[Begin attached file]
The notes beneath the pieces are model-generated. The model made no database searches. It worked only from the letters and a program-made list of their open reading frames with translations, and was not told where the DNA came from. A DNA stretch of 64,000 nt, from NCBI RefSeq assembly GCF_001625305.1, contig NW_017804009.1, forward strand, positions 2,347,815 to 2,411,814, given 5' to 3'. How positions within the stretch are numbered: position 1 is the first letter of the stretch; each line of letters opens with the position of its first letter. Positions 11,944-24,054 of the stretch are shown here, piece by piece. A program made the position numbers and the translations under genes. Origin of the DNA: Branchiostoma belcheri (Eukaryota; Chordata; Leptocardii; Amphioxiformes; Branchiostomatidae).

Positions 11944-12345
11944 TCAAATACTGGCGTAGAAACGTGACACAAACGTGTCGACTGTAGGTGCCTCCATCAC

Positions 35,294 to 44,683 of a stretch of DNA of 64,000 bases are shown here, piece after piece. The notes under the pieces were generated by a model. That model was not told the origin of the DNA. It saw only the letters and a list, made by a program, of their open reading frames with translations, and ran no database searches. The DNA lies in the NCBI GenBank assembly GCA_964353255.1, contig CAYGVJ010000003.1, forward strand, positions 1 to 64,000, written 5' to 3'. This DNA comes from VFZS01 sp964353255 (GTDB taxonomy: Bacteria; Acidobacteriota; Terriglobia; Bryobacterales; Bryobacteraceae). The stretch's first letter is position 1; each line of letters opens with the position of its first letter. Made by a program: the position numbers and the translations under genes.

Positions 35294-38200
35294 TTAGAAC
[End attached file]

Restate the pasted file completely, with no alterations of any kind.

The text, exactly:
The notes beneath the pieces are model-generated. The model made no database searches. It worked only from the letters and a program-made list of their open reading frames with translations, and was not told where the DNA came from. A DNA stretch of 64,000 nt, from NCBI RefSeq assembly GCF_001625305.1, contig NW_017804009.1, forward strand, positions 2,347,815 to 2,411,814, given 5' to 3'. How positions within the stretch are numbered: position 1 is the first letter of the stretch; each line of letters opens with the position of its first letter. Positions 11,944-24,054 of the stretch are shown here, piece by piece. A program made the position numbers and the translations under genes. Origin of the DNA: Branchiostoma belcheri (Eukaryota; Chordata; Leptocardii; Amphioxiformes; Branchiostomatidae).

Positions 11944-12345
11944 TCAAATACTGGCGTAGAAACGTGACACAAACGTGTCGACTGTAGGTGCCTCCATCAC

Positions 35,294 to 44,683 of a stretch of DNA of 64,000 bases are shown here, piece after piece. The notes under the pieces were generated by a model. That model was not told the origin of the DNA. It saw only the letters and a list, made by a program, of their open reading frames with translations, and ran no database searches. The DNA lies in the NCBI GenBank assembly GCA_964353255.1, contig CAYGVJ010000003.1, forward strand, positions 1 to 64,000, written 5' to 3'. This DNA comes from VFZS01 sp964353255 (GTDB taxonomy: Bacteria; Acidobacteriota; Terriglobia; Bryobacterales; Bryobacteraceae). The stretch's first letter is position 1; each line of letters opens with the position of its first letter. Made by a program: the position numbers and the translations under genes.

Positions 35294-38200
35294 TTAGAAC